I can’t talk about it, the logic of how unlikely my story is to be true just doesn’t work. Remember, just because your friend smiles at you doesn’t mean they haven’t just been calling you a poofter behind your back. Just because they come with you to report the bully doesn’t mean they won’t condemn you for getting him into trouble and not just ‘taking it as a laugh’. Those were the lessons I learned as a child. These are the results now.
Logic doesn’t work because my imagination is stronger. More crafty. Infinitely more flexible.
Take a scenario that happened the other day. I left for work, saw a puddle of hard, plastic looking glass on the pavement. A car window was clearly smashed. No doubt the owner of the car phoned the police. A day later my boyfriend tells me the police were in our building. My body is flooded with fear. Utterly swamped by it. But we’re already late for the cinema and I need to try and not let these feelings take over my life. I convince myself in the darkness, as the man behind me kicks my chair like he’s tapping out the Star Spangled Banner, that the police couldn’t have been at my door. Why would they be? Unless to take me away. I haven’t connected the dots about the car window yet. That’s too convenient. Almost laughable. It must be something more.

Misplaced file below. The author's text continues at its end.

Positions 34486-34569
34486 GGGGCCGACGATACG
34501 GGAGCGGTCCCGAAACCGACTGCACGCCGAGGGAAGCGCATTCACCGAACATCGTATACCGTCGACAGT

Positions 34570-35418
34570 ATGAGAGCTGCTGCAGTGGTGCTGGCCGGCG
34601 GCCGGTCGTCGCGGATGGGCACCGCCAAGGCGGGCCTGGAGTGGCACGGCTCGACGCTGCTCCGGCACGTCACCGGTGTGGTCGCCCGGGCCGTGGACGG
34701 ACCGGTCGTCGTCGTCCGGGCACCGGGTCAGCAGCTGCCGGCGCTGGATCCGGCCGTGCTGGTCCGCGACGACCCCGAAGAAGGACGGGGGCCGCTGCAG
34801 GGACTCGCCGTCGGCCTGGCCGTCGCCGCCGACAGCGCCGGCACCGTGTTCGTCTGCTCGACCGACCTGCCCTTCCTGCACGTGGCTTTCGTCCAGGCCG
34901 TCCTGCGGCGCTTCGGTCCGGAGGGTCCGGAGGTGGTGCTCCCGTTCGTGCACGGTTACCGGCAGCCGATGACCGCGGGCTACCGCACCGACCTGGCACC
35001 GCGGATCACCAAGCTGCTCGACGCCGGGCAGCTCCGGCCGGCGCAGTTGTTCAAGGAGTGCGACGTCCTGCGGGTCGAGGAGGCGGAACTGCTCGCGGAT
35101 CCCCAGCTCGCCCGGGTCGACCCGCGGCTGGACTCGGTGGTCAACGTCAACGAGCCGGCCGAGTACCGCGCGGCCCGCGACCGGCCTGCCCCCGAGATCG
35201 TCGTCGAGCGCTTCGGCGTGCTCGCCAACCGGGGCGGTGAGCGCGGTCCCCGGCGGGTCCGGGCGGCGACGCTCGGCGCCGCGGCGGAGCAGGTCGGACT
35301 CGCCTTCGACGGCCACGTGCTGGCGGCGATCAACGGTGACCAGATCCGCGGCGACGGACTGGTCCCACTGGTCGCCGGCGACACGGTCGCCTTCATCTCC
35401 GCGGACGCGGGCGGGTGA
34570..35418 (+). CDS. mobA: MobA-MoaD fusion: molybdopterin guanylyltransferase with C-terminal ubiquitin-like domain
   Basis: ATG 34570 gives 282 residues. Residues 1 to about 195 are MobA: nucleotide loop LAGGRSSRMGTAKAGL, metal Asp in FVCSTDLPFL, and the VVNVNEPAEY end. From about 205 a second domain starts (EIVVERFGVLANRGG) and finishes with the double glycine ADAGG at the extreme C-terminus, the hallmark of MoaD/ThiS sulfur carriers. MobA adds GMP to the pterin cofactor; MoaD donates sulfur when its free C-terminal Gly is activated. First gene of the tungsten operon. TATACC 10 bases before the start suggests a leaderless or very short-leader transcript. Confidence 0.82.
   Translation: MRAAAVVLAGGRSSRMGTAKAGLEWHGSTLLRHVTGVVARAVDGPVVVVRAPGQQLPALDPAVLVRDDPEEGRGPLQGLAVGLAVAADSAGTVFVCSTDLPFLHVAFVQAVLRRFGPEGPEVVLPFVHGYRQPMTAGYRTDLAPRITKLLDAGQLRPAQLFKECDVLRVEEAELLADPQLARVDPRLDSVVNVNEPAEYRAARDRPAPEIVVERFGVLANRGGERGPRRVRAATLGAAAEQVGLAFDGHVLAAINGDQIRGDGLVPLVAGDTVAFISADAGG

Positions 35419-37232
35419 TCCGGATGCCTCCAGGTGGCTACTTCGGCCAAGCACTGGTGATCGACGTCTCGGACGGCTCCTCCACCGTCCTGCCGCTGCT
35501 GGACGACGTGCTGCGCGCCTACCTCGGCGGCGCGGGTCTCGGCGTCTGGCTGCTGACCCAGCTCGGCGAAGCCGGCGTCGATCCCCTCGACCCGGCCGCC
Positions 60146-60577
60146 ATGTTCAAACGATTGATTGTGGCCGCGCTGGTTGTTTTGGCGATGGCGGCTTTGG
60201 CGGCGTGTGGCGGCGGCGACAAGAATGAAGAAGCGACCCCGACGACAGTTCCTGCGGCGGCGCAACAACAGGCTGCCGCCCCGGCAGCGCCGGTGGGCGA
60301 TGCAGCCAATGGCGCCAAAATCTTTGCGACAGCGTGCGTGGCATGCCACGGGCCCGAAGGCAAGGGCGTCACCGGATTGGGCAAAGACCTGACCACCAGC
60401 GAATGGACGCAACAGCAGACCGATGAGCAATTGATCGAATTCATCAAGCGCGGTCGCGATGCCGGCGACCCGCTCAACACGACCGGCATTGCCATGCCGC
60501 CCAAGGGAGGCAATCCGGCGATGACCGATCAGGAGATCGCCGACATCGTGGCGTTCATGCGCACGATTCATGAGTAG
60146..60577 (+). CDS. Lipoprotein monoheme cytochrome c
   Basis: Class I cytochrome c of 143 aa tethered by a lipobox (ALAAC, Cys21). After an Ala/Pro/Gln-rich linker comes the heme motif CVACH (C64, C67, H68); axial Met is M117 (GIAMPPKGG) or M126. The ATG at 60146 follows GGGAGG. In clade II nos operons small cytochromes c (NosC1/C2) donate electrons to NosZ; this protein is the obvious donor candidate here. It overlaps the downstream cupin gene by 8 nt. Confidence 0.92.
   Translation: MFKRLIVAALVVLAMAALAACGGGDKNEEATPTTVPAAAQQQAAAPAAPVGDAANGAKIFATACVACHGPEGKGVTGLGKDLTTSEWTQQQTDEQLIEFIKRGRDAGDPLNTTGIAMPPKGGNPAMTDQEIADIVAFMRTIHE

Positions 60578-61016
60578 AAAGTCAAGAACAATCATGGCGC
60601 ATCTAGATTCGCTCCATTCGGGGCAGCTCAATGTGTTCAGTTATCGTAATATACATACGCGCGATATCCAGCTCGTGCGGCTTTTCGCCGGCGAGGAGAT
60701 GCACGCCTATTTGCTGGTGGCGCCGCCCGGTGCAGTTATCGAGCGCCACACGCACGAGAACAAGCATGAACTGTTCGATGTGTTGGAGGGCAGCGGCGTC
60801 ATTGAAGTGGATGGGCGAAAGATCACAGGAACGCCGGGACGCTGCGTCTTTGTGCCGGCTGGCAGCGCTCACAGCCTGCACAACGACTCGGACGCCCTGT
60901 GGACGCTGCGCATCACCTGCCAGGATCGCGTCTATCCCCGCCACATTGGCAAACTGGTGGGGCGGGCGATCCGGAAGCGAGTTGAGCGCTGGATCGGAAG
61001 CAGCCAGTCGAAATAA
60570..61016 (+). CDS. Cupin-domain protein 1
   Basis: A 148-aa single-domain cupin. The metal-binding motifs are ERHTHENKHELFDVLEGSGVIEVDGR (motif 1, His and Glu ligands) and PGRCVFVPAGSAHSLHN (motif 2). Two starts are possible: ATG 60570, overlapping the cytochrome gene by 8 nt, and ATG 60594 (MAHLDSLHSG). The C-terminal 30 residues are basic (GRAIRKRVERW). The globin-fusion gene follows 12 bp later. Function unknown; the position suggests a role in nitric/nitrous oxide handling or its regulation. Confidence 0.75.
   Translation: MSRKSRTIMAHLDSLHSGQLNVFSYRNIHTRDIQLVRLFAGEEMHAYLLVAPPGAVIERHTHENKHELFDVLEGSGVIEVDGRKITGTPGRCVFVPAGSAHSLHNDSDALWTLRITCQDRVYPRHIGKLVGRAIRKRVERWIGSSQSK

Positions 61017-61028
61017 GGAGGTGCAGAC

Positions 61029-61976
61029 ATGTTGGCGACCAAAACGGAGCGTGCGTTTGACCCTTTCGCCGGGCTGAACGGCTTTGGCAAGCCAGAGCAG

I get home. I have CCTV (some yahoo kept putting glue in my locks, the swine!) and say to myself, “they didn’t come to my door, they didn’t come to my door.” They did. Now, despite the fact that the officer rang next door’s bell first I am now convinced that my time is up. They’re here to get me. I’ll never see my cat again. And I can’t just sit complacent. I can’t wait around for them to come back. So I phone 101 and ask them why the police officer was at my door. I wait as she places my call on hold and no doubt types my address into the computer. I know how this sounds. I know how fucking psychotic this must sound to you. But this is my life.
She comes back on the call and says there is nothing on her system. No warrant for my arrest. No big red banner saying “DANGEROUS! APPREHEND NOW!”. She assures me, she was very polite, that it must have been general enquiries. The broken window flashes before my mind. I thank her and hang up. Relief takes hold for a second. And then doubt creeps across my mind.
What if she only said that to keep me in the house? What if the police are on their way right now? The next hour or so is hellish as I wait for my imminent arrest.
And you get the picture.
It’s exhausting. I clearly need help. But that’s the clincher. I’ve already had help. I got over the depression, so why do I need more? And what if, horror of horrors, I need to be medicated? I can’t do that. I won’t. Not ever.